Now that breast surgeons at Beth Israel Medical Center in New York City have been using the Transmammary Axillary Lymph Node Evaluation, or TANE, procedure for two years, anecdotal evidence shows that patients who are appropriate for this procedure have a speedier and less painful recovery and better cosmetic results than patients who undergo the traditional sentinel node procedure through a second incision, according to Beth Israel’s Chief of Breast Surgery Susan K. Boolbol, MD. A follow-up study to put statistics to the anecdotal evidence is in the approval stage with Beth Israel’s Institutional Review Board.
TANE allows physicians to perform a sentinel lymph node biopsy, a procedure used to determine whether cancer has spread to areas beyond the breast, through a single incision in the breast, eliminating the need for an axillary incision to remove the lymph nodes. The standard procedure requires two incisions — in the breast and in the axillary. Surgeons perform the TANE simultaneously with the lumpectomy or partial mastectomy, using special instruments that guide them across the breast to the sentinel lymph node through the single breast incision. Frequently, physicians use this procedure when the cancer is in the upper outward quadrant of the breast near the axilla, where two incisions would be close together anyway. Dependent upon the location of the tumor, Boolbol says, TANE can be used in other parts of the breast as well.Mary Cahill, RN, a Beth Israel oncology nurse and Susan K. Boolbol, MD.
The advantages of TANE are reduced pain, hence a shorter recovery period; less risk of lymphedema; and less scarring. “We’ve done between 150 and 200 of these procedures here since 2006,” Boolbol says. “There really are no down sides to it, and patients have responded well.”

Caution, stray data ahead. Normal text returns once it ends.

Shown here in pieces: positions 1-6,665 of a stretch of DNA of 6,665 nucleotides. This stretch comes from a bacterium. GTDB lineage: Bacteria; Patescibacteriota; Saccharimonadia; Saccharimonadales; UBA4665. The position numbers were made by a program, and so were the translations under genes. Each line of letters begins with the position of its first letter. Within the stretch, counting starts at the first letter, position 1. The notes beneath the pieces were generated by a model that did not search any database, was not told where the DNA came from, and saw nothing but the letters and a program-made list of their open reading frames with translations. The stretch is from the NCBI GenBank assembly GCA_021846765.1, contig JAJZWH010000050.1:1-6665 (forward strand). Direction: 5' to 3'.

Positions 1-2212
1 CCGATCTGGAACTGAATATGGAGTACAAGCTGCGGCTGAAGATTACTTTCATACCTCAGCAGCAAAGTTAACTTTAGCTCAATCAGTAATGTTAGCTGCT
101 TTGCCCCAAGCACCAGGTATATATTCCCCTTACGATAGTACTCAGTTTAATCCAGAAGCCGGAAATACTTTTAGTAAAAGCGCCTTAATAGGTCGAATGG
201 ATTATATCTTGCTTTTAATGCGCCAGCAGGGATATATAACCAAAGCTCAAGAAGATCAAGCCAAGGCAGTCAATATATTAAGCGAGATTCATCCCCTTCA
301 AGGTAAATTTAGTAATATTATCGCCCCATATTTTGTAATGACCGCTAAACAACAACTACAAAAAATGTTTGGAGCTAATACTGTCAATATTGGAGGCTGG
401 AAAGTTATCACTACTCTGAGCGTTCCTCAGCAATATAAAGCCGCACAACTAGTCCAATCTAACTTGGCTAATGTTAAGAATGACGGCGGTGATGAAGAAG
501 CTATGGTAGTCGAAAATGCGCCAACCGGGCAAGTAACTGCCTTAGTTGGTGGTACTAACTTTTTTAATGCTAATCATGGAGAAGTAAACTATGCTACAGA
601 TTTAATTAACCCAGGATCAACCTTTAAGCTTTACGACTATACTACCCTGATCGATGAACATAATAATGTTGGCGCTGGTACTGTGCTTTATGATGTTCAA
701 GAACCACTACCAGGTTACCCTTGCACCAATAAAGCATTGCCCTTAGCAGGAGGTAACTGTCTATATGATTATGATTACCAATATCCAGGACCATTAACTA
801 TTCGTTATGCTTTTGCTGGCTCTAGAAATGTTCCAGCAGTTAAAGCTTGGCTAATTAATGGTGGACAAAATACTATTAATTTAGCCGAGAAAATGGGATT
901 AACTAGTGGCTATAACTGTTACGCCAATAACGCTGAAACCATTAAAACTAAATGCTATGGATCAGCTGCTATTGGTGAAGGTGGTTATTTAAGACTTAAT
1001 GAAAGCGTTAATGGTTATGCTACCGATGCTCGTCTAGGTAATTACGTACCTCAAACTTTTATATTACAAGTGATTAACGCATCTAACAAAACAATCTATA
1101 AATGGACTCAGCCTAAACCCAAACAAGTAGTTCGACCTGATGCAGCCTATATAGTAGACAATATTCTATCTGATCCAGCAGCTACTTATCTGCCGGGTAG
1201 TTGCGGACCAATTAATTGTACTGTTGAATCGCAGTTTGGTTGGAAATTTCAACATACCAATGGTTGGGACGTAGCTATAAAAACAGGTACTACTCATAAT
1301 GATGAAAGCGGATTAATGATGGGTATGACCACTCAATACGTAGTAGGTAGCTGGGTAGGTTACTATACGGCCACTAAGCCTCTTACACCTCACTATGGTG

Experience shows that women undergoing the standard procedure, which still is necessary for patients who must have a full mastectomy, seem to experience more pain from the incision under the arm than from the breast incision. Boolbol says the reason is clear. “Every time you move your arm, the axillary area moves. The breast doesn’t move.” The surgery also may reduce the risk of lymphedema.
“Patients do seem happier with the results of this procedure,” agrees Mary Cahill, RN, a Beth Israel oncology nurse who works with Boolbol. “There are no special pre- or postop nursing considerations for these patients,” she says. “They get the same pre- and postop instructions and education as do patients undergoing the standard procedure.”
Nursing care includes but is not limited to pre- and postoperative patient/family teaching; reinforcing information about their diagnosis, surgical procedures, and any preoperative tests, evaluating the postoperative needs of the patients at home, and making referrals to other healthcare professionals, such as occupational therapy or social work, when needed. Patients are instructed to wear a supportive bra the day of the partial mastectomy, and, as with all surgery, to avoid aspirin, ibuprofen, or other blood thinners for seven days preoperatively. “We ask patients not to do any heavy lifting, pulling, or pushing for at least two weeks and possibly longer after surgery.” Cahill says. “We also advise them to use an ice pack to the area intermittently for the first 48 hours.”
When the patient comes in for the postoperative appointment, Cahill assesses the site for any surgical complications, removes and replaces the sterile strips, and, in some cases, removes sutures and drains. “I work alongside Dr. Boolbol when we see the patients,” Cahill says. TANE is an outpatient procedure, and Boolbol sees that as positive. “Patients always do better at home when it is an option.”
Boolbol and colleagues first reported on transmammary axillary lymph node evaluation in April 2006 at the 7th Annual Meeting of the American Society of Breast Surgeons, and published an article about it in The American Journal of Surgery in June 2006 (Am J Surg :478-480). They began using TANE at Beth Israel that August. Boolbol says that she and her colleagues are not the first to use the procedure but were the first to publish information about it in the biomedical literature.